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Squirm

multiple shadow maps

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Correct me if I'm wrong on the first bit: To do a shadow map, I would draw the polygon fully bright, and then blend the shadow map on top using glBlendFunc(GL_DST_COLOR, GL_ZERO) or glBlendFunc(GL_ZERO, GL_SRC_COLOR); However, how would I apply multiple shadow maps? If I want 1 shadow map for 1 light source, and 1 shadow map for another light source, and to be able to turn them on and off independantly?

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Original post by Squirm
Correct me if I'm wrong on the first bit:
To do a shadow map, I would draw the polygon fully bright, and then blend the shadow map on top using glBlendFunc(GL_DST_COLOR, GL_ZERO) or glBlendFunc(GL_ZERO, GL_SRC_COLOR);

Shadows are an absence of light. If you simply blend the shadows over the top of a lit polygon, the effect won't be correct. Usually you'd use a fragment program and render lit fragments to lit areas, and unlit fragments to unlit areas.

Quote:
However, how would I apply multiple shadow maps? If I want 1 shadow map for 1 light source, and 1 shadow map for another light source, and to be able to turn them on and off independantly?


You'd use multi-pass rendering to get that effect. If you render the unlit scene first (with just ambient light). Then use a GL_ONE, GL_ONE blend function and for each light, render black for shadowed fragments, and full lighting for unshadowed fragments. BTW, It's a good idea to scale the contribution of each light to avoid the colour buffer becoming saturated.

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Shadows are an absence of light. If you simply blend the shadows over the top of a lit polygon, the effect won't be correct. Usually you'd use a fragment program and render lit fragments to lit areas, and unlit fragments to unlit areas.

I don't know a great deal about fragment programs, or any of the more sophisticated bits, and while I'd like to learn them sometime, perhaps not yet...
However, that aside, Im not blending shadows on top, Im blending them with it, effectively multiplying the lit polygon with the intensity of the light hitting it, which is correct, isn't it?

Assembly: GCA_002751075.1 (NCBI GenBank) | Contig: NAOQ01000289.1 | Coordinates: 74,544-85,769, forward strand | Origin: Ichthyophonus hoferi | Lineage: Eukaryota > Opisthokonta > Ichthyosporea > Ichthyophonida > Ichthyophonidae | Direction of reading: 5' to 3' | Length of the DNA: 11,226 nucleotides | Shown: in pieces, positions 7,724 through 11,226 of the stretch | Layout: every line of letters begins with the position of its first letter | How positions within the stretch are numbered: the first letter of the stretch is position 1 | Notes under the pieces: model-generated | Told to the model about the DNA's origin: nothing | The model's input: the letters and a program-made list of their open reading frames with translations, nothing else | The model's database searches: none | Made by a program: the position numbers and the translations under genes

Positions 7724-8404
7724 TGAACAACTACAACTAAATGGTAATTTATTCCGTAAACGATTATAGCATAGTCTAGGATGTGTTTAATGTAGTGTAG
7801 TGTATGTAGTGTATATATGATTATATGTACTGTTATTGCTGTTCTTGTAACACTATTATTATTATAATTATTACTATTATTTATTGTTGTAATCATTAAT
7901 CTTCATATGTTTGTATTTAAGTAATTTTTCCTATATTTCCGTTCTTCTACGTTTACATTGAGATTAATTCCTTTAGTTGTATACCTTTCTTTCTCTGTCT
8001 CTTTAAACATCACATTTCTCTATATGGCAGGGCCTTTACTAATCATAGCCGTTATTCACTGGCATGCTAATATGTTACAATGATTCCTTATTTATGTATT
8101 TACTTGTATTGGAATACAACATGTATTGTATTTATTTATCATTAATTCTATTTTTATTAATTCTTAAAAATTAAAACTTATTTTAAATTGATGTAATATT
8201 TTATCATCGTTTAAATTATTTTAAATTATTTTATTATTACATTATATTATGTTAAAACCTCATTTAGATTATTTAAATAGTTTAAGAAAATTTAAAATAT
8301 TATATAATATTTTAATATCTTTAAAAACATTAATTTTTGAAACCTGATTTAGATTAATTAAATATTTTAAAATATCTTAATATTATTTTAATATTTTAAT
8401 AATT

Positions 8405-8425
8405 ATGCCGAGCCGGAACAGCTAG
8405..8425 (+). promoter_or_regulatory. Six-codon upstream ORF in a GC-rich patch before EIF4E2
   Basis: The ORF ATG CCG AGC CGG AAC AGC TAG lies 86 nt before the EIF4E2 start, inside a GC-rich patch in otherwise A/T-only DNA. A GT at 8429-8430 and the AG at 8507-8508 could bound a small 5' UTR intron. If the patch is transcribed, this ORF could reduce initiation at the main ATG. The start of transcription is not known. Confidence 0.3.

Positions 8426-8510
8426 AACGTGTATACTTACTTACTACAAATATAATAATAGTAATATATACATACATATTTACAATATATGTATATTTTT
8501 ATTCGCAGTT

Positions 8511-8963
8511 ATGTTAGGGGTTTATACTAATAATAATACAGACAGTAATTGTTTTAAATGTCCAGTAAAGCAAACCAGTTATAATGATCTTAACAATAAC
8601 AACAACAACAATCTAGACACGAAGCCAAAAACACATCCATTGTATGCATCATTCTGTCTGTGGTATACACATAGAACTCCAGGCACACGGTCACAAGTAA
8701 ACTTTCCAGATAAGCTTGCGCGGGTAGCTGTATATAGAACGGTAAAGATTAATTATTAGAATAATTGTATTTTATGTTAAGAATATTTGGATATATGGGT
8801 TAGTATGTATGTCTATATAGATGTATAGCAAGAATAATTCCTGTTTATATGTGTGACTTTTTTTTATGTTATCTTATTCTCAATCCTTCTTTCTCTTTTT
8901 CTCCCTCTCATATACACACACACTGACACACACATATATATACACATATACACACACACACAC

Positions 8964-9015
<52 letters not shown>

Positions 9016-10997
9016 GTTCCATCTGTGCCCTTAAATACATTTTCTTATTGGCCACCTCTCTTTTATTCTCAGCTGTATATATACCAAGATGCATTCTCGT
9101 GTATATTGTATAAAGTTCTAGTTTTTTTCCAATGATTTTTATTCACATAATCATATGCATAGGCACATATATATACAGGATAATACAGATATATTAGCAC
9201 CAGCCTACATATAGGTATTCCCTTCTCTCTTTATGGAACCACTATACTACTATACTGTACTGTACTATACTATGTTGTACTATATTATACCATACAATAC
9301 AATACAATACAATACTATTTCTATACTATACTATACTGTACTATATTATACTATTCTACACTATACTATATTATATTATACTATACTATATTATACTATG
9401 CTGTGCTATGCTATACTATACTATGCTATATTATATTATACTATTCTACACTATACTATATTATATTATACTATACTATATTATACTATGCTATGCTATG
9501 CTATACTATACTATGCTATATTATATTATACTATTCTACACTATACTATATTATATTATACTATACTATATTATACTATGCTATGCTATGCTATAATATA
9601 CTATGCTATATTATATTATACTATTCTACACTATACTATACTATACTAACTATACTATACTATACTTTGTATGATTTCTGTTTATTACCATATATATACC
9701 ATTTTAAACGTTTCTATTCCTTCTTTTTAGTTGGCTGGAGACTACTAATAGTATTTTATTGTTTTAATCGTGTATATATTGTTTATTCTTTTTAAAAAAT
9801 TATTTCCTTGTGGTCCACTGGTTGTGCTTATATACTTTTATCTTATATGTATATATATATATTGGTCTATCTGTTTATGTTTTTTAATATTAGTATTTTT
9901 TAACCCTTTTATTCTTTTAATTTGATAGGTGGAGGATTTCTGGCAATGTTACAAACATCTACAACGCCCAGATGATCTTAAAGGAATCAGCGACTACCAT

Quote:
You'd use multi-pass rendering to get that effect.

I have done multiple 'lights' using this method, but I don't see how to make it work with multiple shadow maps / light maps. The equation I would need for the second lighting pass would be
"result = dest color + src color * what-the-dest-color-was-before-the-first-lighting-pass"

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However, that aside, Im not blending shadows on top, Im blending them with it

I don't see the distinction here. If I understand you right, the light is still contributing to the final shadow colour, which it shouldn't.

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I draw a pixel and it comes out at 1.0, 0.5, 0.0 (orange)
I have a light map with that pixel at 0.5,0.5,0.5 (dim white light)

The result of blending it with GL_ZERO, GL_SRC_COLOR should be 1.0*0.5,0.5*0.5,0.0*0.5 = 0.5,0.25,0.0 (dim orange)

which is, as far as I can make out, correct. Anywhere which is actually in shadow will have a light map value of 0,0,0 and result in a black pixel.

I'm sure this should all work. I'd write it to prove the point except that's going to have to wait till I get home. My problem arises when the second light map is unable to give me anything other than black for that pixel.

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prebaked quake style lighting. I would appear to be out of date. When I was learning what these were they were called "light maps" but people were beginning to call them "shadow maps" instead because it's more accurate (the "whatever map" you use darkens things, it doesn't brighten them).

Sorry for any confusion :o)

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Oh ok. I'm pretty sure the correct term there is light map.

You should probably use multitexturing (see the ARB_multitexture extension) to multiply the lightmap with the underlying texture, so each light is a single pass.

To get multiple lights to work, you'd still probably have to do a separate pass for each light. So, for each pass, you'd use multitexture to combine the appropriate lightmap and diffuse texture, adding the passes together using blending as I mentioned above.

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